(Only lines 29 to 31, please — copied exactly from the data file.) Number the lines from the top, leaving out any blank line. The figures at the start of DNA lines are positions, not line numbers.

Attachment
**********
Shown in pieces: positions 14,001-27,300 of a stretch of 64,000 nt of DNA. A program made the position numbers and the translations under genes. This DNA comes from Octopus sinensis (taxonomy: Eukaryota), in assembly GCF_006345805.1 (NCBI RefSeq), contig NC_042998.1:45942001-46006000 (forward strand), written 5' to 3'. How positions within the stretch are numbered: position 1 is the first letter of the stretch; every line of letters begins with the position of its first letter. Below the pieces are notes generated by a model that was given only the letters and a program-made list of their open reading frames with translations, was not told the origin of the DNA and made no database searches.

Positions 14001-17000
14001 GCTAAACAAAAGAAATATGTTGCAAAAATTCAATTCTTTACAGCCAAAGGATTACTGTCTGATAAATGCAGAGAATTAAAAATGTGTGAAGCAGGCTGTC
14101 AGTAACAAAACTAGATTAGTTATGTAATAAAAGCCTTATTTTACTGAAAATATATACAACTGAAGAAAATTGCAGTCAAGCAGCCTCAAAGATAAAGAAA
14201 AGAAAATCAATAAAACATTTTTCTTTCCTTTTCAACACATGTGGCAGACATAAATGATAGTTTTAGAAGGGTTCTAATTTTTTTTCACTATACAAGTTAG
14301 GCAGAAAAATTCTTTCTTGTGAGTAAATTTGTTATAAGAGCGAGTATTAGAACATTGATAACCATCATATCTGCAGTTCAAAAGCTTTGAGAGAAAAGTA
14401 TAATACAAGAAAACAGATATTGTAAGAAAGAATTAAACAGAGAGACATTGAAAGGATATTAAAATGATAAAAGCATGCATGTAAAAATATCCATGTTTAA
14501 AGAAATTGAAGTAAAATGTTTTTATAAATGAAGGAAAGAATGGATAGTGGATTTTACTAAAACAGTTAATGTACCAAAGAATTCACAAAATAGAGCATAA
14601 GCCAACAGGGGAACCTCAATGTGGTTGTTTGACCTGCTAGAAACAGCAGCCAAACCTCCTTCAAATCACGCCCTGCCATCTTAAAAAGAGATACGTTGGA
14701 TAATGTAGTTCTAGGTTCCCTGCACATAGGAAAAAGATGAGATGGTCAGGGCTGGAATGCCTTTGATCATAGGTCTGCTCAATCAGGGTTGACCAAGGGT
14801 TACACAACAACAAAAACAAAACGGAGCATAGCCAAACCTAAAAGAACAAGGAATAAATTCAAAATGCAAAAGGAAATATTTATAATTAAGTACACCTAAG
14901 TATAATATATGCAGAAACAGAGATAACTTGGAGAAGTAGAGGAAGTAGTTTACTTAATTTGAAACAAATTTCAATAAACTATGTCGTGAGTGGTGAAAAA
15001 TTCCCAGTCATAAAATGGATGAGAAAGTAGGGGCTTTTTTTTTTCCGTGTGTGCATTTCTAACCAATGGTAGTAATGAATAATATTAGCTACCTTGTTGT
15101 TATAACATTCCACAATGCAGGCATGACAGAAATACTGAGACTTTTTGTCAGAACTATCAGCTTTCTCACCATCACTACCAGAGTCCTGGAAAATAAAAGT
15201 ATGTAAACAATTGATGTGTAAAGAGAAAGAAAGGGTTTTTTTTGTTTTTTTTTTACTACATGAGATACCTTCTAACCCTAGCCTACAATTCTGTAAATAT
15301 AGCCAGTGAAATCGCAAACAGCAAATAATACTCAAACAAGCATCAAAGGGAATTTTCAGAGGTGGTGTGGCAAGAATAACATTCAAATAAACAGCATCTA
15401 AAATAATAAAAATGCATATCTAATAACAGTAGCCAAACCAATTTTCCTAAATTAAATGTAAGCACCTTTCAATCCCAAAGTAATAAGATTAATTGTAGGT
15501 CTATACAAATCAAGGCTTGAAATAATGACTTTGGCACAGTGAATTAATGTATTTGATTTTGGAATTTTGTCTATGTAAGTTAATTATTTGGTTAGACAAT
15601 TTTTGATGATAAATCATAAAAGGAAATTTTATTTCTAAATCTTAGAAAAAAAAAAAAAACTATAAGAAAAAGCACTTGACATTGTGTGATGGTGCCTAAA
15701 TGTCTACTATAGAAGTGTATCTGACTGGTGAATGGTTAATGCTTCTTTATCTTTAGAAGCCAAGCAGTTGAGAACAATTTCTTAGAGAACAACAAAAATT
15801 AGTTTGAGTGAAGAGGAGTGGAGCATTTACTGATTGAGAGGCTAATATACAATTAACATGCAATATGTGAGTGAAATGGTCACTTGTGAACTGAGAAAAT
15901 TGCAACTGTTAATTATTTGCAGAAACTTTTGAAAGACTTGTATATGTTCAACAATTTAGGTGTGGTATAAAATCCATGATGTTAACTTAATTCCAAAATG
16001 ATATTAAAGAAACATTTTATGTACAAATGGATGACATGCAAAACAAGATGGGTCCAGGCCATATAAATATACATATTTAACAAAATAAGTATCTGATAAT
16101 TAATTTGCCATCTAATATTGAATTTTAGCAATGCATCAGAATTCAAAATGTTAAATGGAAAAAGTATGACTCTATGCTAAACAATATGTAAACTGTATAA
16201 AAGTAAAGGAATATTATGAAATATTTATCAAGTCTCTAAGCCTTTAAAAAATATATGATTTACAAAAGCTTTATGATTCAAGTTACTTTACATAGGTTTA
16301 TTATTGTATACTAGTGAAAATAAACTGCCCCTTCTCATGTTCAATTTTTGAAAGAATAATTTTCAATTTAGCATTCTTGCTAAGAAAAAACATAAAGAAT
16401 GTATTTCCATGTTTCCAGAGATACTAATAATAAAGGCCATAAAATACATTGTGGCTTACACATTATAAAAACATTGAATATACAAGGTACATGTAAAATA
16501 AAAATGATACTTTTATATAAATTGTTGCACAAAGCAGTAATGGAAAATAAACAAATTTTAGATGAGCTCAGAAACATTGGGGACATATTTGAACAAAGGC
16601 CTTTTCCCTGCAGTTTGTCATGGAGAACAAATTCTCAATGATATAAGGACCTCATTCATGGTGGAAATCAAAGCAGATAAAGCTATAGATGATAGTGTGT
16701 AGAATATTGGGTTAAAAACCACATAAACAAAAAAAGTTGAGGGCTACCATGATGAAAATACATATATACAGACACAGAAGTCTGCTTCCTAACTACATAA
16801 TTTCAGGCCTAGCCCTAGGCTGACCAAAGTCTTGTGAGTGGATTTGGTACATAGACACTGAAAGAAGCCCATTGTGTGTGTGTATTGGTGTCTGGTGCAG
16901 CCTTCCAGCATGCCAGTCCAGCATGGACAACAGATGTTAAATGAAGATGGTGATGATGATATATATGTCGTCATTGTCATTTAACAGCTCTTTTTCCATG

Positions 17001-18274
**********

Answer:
16601 CTTTTCCCTGCAGTTTGTCATGGAGAACAAATTCTCAATGATATAAGGACCTCATTCATGGTGGAAATCAAAGCAGATAAAGCTATAGATGATAGTGTGT
16701 AGAATATTGGGTTAAAAACCACATAAACAAAAAAAGTTGAGGGCTACCATGATGAAAATACATATATACAGACACAGAAGTCTGCTTCCTAACTACATAA
16801 TTTCAGGCCTAGCCCTAGGCTGACCAAAGTCTTGTGAGTGGATTTGGTACATAGACACTGAAAGAAGCCCATTGTGTGTGTGTATTGGTGTCTGGTGCAG